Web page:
Competition is fierce in cryptocurrencies. The projects with the largest following are typically the most successful. In some cases, it does not matter how much utility, development, or use-cases a token has – as long as there are enough people excited about it.
In early April, accounts flagged Axie Infinity’s Twitter, causing a suspension of its page. The hashtag #freeaxieinfinity trended as many were left bewildered. The resulting ban was eventually lifted after Twitter representatives found no wrongdoing by the project.
While this has happened in the past, to other Twitter pages, a similar trend has emerged, and it involves OpenSea.
Mutant Cats is an NFT project that uses OpenSea as its main marketplace. Recently, accounts flagged the project’s DAO address as a scammer address. This caused OpenSea’s automated systems to ban the address from participating in the marketplace.
Mutant Cats has over 10,000 NFTs on the marketplace with roughly 855 owners. Each of these cats is listed for around $7000. The minting process for these cats is still going. This OpenSea ban temporarily restricted users from trading these NFTs.
These bans can cause fear for potential buyers and current holders. They also cool down what was once a very hot market. Mutant Cats has seen over 10,000 ETH in volume since its inception. Yesterday they had over 600 trades, today they have only nine.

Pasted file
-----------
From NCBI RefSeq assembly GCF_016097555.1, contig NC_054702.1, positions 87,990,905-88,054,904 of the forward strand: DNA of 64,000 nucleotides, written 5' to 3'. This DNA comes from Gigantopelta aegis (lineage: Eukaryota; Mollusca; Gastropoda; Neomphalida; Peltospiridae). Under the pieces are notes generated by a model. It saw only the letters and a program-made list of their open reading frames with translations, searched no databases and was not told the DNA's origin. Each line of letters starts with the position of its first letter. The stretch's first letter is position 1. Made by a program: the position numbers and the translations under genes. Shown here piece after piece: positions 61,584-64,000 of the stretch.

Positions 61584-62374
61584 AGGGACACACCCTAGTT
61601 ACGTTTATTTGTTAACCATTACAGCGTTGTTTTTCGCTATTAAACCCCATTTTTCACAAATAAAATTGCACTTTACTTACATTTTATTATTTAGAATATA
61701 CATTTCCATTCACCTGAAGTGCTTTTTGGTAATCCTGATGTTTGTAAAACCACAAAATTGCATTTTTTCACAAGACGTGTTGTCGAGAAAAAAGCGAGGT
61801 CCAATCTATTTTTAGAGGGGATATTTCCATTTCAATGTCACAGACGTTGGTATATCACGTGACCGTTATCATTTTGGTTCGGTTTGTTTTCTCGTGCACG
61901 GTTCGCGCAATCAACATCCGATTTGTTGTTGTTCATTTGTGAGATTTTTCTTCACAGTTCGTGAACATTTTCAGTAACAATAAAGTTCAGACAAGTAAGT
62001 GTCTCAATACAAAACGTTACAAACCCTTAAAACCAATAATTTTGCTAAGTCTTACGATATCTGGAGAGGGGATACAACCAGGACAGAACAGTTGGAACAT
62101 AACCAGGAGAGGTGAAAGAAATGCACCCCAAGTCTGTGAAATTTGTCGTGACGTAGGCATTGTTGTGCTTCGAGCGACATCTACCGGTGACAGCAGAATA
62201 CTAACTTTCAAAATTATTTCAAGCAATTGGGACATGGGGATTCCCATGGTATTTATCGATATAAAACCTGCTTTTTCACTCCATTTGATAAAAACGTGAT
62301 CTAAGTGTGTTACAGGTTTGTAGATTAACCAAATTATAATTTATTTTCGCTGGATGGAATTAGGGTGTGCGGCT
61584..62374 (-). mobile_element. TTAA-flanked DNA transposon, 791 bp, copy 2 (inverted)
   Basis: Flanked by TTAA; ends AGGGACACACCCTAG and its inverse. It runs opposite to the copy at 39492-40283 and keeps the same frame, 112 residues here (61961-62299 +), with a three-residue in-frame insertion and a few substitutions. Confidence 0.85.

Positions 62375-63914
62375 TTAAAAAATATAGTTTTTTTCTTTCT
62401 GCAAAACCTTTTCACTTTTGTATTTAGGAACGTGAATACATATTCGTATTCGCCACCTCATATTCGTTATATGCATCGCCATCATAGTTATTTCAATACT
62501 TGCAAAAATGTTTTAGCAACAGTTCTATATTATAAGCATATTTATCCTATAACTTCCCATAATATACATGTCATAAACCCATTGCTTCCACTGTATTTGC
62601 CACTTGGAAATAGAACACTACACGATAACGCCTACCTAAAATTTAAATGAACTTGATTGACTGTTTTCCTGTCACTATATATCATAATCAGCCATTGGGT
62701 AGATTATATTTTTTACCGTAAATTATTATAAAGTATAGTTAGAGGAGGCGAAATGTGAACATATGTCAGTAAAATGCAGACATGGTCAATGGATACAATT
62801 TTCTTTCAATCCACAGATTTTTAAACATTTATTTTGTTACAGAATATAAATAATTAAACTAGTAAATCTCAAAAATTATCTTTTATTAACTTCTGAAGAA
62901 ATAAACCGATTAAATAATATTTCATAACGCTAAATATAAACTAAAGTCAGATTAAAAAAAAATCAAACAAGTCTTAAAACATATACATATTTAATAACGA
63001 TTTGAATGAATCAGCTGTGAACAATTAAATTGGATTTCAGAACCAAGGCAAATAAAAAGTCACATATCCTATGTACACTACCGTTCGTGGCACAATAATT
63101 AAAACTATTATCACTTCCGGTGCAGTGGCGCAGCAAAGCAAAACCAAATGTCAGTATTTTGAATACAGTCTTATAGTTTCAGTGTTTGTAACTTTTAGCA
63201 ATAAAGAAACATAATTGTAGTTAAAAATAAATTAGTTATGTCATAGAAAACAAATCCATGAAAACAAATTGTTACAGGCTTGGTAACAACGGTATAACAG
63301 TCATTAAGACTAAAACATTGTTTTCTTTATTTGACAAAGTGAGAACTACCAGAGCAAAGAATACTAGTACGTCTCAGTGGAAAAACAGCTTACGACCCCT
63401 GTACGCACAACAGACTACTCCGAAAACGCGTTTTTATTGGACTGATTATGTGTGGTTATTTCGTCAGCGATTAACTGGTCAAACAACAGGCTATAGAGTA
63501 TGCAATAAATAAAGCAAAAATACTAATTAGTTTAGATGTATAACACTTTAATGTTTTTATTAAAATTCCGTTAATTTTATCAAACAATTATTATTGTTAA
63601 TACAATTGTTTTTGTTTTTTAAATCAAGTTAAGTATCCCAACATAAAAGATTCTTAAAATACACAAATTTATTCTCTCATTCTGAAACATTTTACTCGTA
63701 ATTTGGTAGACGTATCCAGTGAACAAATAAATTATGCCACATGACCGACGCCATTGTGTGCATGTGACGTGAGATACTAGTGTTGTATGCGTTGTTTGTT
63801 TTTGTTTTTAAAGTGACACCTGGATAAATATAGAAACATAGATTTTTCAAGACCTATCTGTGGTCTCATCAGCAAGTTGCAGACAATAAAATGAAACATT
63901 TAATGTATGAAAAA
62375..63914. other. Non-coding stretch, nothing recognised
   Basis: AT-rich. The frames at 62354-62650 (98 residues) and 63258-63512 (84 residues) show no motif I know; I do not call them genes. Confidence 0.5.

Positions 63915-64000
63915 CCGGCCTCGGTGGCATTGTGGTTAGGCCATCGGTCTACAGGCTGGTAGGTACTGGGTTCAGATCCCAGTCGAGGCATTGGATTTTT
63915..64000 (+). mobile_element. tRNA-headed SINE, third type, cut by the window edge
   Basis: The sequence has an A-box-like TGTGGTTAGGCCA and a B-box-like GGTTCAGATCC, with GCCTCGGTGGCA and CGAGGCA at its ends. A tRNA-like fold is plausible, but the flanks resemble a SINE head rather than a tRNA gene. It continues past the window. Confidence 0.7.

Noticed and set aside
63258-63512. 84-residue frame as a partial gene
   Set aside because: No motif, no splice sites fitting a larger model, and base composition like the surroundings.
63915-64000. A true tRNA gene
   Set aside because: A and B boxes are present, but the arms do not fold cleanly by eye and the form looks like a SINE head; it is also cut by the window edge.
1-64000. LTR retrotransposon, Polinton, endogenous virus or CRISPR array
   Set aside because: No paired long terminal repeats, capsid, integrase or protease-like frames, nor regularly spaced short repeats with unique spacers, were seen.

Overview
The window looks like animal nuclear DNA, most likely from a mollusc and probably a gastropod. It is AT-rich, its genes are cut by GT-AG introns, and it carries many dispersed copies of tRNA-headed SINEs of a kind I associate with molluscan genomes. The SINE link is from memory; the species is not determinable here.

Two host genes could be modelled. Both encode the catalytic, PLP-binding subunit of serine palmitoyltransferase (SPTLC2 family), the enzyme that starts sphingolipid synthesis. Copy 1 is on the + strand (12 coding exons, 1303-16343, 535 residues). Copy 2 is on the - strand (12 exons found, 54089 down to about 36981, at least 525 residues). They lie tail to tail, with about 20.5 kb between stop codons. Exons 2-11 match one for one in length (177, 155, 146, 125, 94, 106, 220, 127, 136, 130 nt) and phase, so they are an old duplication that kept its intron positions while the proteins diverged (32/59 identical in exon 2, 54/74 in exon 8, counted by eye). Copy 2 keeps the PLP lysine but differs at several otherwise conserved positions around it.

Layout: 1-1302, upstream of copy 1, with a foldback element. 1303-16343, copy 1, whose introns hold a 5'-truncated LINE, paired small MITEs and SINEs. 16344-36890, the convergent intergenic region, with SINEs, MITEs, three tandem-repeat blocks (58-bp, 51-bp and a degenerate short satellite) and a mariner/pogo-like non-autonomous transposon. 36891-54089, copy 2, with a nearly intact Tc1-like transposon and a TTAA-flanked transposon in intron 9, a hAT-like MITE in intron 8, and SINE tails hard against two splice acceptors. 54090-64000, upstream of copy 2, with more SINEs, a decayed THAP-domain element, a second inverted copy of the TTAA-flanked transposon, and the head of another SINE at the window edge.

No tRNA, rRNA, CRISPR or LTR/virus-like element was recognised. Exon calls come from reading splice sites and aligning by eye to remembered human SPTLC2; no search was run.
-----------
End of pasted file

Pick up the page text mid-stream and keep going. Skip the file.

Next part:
The OpenSea restriction for Mutant Cats has been lifted but we will have to see if the damage is now already done. The success of this false flag campaign could spark similar attacks on other NFT platforms.
Projects pick and announce specific days when new NFTs hit the market. Should these malicious users choose those dates to attack, it could prove very costly for projects.
This has users on Twitter, like popular NFT collector @Pranksy, wondering if there needs to be more due diligence before the automatic banning process takes place.
NFTs have yet to lose any allure and continue to sell out for extremely high prices. Competitors in the space might use this as an opportunity to shift focus away from other projects and on to theirs.
There is hope for OpenSea to take a better look at its automated banning policies and begin to have manual oversight into the process to avoid these potential attacks.